MADRID (Reuters) - A number of foreign funds are vying to take over Spain’s Deoleo (OLEO.MC), the world’s top olive oil bottler with brands like Carbonell, a source close to the deal said on Thursday, in a deal that has become highly politicized.
Spain is the world’s biggest olive oil producer. Its olive oil exports are surging and the industry is seen as a growth area especially for the south of the country, which is plagued by high unemployment.
With olive-growing rival Italy’s state-backed fund Fondo Strategico Italiano (FSI) having expressed an interest in Deoleo, the Spanish government has said it does not want the company to be split up.
The source said six offers were submitted before a deadline on Wednesday, from private equity firms Carlyle (CG.O) and Rhone Capital, both from the United States, Britain’s CVC, France’s PAI Partners, an Italian fund, and one other.
Rhone Capital, PAI, Carlyle and CVC all declined to comment.
The bids were for a 31 percent stake in Deoleo put on the block by a number of banks that are seeking to shore up capital by selling non-core assets. Italy’s FSI on Thursday declined to comment on whether it had put in an offer.
Under Spanish law, a buyer of a stake of more than 30 percent in a listed company must launch an offer for the entire company.
The source close to the deal said advisers would present a recommendation to the Deoleo board in the coming days, and that all of the potential buyers were interested in capitalizing the debt-burdened company as opposed to selling off parts of it.
In a statement to the securities regulator on Thursday, Deoleo said the offers it had received - it did not say how many - all valued the company below its market capitalization, which stands at 486 million euros ($669 million) according to Thursday’s closing share price.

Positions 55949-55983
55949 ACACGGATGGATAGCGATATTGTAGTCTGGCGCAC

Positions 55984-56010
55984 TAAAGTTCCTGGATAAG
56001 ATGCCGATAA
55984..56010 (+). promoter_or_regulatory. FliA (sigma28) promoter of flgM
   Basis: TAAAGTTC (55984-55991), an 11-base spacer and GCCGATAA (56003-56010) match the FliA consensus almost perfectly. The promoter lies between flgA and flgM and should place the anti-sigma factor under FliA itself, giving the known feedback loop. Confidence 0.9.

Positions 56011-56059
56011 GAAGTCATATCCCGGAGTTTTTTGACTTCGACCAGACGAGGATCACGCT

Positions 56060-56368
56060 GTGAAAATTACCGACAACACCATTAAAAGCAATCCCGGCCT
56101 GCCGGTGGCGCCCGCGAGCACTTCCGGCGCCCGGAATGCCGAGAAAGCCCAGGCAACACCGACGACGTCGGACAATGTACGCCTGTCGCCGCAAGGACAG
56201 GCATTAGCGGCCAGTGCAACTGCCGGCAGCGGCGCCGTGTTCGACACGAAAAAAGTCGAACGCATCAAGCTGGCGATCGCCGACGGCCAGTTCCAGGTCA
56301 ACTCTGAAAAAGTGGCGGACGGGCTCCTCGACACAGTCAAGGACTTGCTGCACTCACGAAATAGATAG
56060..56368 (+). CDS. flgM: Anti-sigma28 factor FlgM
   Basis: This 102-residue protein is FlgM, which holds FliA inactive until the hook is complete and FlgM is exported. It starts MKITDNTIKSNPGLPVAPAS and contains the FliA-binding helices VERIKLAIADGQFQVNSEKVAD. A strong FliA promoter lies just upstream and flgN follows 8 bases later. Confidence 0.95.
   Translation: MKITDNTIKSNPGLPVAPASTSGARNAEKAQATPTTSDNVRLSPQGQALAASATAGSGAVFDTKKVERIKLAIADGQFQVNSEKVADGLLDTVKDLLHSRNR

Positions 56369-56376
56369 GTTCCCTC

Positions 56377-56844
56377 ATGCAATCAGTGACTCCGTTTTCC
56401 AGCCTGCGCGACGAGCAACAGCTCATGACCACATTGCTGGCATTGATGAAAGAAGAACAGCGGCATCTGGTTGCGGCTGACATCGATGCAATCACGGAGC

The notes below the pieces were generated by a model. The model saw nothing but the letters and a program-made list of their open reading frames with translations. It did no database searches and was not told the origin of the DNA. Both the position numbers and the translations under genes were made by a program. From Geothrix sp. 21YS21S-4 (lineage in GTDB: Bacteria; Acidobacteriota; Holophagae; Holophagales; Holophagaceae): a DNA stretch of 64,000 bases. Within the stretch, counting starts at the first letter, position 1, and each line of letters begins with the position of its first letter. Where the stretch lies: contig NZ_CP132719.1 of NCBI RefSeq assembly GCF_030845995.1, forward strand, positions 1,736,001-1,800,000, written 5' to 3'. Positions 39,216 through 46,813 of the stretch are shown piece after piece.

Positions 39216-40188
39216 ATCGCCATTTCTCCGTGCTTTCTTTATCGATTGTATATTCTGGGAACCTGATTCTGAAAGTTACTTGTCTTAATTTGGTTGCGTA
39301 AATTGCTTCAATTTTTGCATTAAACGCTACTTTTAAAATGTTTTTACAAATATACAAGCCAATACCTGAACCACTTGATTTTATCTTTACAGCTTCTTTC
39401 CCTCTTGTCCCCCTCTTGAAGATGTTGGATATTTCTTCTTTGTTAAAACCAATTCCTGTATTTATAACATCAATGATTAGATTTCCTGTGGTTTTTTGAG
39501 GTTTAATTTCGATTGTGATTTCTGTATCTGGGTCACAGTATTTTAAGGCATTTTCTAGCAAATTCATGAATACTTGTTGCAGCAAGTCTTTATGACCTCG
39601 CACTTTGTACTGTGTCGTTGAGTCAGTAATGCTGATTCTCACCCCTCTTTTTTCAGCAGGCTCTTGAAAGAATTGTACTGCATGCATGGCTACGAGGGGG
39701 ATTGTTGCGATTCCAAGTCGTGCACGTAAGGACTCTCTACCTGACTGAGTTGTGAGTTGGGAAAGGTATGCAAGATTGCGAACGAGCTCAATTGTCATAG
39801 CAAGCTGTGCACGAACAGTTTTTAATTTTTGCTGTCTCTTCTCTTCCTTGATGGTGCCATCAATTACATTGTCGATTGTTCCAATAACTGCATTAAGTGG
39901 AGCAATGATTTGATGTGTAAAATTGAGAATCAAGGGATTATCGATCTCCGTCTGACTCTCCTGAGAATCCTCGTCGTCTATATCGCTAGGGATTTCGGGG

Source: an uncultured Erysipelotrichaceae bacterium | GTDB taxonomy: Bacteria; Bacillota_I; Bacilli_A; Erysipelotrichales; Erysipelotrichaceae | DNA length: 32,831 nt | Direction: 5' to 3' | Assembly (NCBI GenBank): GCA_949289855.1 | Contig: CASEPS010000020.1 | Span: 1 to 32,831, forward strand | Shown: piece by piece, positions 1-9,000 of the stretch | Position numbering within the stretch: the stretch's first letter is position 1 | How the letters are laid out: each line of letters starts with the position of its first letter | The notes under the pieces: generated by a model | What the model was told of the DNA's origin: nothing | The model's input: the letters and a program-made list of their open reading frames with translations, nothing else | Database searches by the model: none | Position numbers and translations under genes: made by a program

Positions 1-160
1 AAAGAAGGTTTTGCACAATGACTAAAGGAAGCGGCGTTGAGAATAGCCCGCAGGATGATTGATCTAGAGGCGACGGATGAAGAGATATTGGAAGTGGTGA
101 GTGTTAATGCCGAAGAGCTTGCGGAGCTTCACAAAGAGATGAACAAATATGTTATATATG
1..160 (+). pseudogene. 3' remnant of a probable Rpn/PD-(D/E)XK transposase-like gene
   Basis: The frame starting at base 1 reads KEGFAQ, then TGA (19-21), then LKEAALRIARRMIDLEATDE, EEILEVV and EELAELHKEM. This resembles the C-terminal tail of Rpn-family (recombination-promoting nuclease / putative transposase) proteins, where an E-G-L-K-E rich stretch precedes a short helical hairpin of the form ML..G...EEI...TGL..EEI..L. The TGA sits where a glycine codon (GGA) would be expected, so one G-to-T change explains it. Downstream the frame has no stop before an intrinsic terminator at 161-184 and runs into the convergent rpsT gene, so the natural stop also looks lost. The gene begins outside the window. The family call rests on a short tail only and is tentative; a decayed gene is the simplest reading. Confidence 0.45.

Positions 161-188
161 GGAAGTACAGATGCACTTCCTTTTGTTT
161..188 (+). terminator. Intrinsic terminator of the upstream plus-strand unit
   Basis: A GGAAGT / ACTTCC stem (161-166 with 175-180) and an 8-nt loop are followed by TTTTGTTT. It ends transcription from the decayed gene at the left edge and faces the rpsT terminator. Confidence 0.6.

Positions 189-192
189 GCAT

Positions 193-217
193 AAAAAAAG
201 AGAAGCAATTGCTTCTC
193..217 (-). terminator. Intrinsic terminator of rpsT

Deoleo shares fell 2.38 percent on Thursday to 0.43 euro per share.
“There is very little liquidity in the stock, it’s trading at multiples that are completely out of skew with the market,” said another source close to the sale, noting the company trades at a premium to other Spanish food companies such as Campofrio CPF.MC, Viscofan (VIS.MC) and Ebro (EBRO.MC).
While Spain is the world’s biggest olive oil producer, it lags Italy in exports outside the European Union, partly because tons of Spanish olive oil are sold in bulk to Italy for bottling and re-selling outside the bloc.
Spain has the biggest olive orchards in the world, covering much of the south of the country.
In the past Deoleo - which has 472 million euros of debt, or six times earnings before interest, taxes, depreciation and amortization (EBITDA) - had rejected an offer from an Italian group to take over its Italian operations and brands.
Deoleo, which controls three of the world’s top four olive oil labels - Bertolli, Carapelli and Carbonell - merged last year with a large Spanish cooperative group called Dcoop, which now owns about 10 percent of the company.
A source from Dcoop told Reuters the cooperative wanted to maintain its stake or even increase it rather than accepting a buyout offer, although it has not ruled anything out. “The company has a certain value, we aren’t interested at just any price.”
However, some companies that had looked at the Deoleo stake have backed away because of the political backdrop, bankers said.
Spanish Agriculture Minister Miguel Arias Canete said on Wednesday that Spain did not want the company to be split up and did not rule out the government taking its own stake in the firm if necessary, although sources close to the deal said that was a remote possibility.
In spite of Canete’s insistence that the government does not want Deoleo broken up, he added that the state would not veto any bids.
“The government is following this whole process very closely ... it is maintaining contact with all those involved and with the company’s management,” he said.
One possible outcome is that Spanish shareholders who do not want to sell could form a consortium with the winning bidder, said one of the sources close to the deal.
Spain is just emerging from a prolonged recession, helped by rebounding exports, and the government has held up the olive oil sector as a key growth driver.
“It’s a strategic sector for Spain,” Enrique Delgado, secretary general of Infaoliva, an olive oil producers’ federation in Spain, told Reuters.
“If another international group moves in, they might be inclined to break up the company. The Italians might want to take back their brands or sell Carbonell, for example.”
($1 = 0.7263 euros)
Additional reporting by Emma Pinedo, Sonya Dowsett, Jesus Aguado, Luca Trogni, Sarah White, Julien Toyer and Tracy Rucinski; Editing by Pravin Char